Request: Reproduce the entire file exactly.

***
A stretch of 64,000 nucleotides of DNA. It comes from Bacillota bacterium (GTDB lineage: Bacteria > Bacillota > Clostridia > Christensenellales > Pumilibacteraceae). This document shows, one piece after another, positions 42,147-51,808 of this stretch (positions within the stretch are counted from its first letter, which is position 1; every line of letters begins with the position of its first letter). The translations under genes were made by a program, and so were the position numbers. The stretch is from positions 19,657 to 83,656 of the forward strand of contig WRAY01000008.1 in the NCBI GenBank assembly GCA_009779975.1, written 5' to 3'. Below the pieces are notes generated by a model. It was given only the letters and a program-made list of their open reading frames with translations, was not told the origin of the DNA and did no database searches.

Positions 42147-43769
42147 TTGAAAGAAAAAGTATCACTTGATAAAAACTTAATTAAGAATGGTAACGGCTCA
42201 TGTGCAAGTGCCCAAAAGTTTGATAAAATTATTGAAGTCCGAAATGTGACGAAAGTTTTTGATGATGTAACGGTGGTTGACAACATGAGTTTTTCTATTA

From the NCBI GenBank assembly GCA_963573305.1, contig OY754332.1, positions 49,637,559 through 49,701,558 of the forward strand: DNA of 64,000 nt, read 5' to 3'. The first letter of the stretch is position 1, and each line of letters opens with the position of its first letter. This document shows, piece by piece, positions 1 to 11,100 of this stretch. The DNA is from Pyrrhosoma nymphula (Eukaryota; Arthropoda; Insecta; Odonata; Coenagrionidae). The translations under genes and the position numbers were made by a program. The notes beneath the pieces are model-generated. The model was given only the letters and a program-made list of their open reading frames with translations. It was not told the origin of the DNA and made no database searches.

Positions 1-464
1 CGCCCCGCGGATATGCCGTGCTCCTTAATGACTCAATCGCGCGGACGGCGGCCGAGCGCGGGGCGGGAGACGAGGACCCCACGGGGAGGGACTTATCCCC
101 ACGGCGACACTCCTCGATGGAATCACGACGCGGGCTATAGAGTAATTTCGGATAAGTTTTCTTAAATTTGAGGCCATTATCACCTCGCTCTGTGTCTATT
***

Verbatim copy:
A stretch of 64,000 nucleotides of DNA. It comes from Bacillota bacterium (GTDB lineage: Bacteria > Bacillota > Clostridia > Christensenellales > Pumilibacteraceae). This document shows, one piece after another, positions 42,147-51,808 of this stretch (positions within the stretch are counted from its first letter, which is position 1; every line of letters begins with the position of its first letter). The translations under genes were made by a program, and so were the position numbers. The stretch is from positions 19,657 to 83,656 of the forward strand of contig WRAY01000008.1 in the NCBI GenBank assembly GCA_009779975.1, written 5' to 3'. Below the pieces are notes generated by a model. It was given only the letters and a program-made list of their open reading frames with translations, was not told the origin of the DNA and did no database searches.

Positions 42147-43769
42147 TTGAAAGAAAAAGTATCACTTGATAAAAACTTAATTAAGAATGGTAACGGCTCA
42201 TGTGCAAGTGCCCAAAAGTTTGATAAAATTATTGAAGTCCGAAATGTGACGAAAGTTTTTGATGATGTAACGGTGGTTGACAACATGAGTTTTTCTATTA

From the NCBI GenBank assembly GCA_963573305.1, contig OY754332.1, positions 49,637,559 through 49,701,558 of the forward strand: DNA of 64,000 nt, read 5' to 3'. The first letter of the stretch is position 1, and each line of letters opens with the position of its first letter. This document shows, piece by piece, positions 1 to 11,100 of this stretch. The DNA is from Pyrrhosoma nymphula (Eukaryota; Arthropoda; Insecta; Odonata; Coenagrionidae). The translations under genes and the position numbers were made by a program. The notes beneath the pieces are model-generated. The model was given only the letters and a program-made list of their open reading frames with translations. It was not told the origin of the DNA and made no database searches.

Positions 1-464
1 CGCCCCGCGGATATGCCGTGCTCCTTAATGACTCAATCGCGCGGACGGCGGCCGAGCGCGGGGCGGGAGACGAGGACCCCACGGGGAGGGACTTATCCCC
101 ACGGCGACACTCCTCGATGGAATCACGACGCGGGCTATAGAGTAATTTCGGATAAGTTTTCTTAAATTTGAGGCCATTATCACCTCGCTCTGTGTCTATT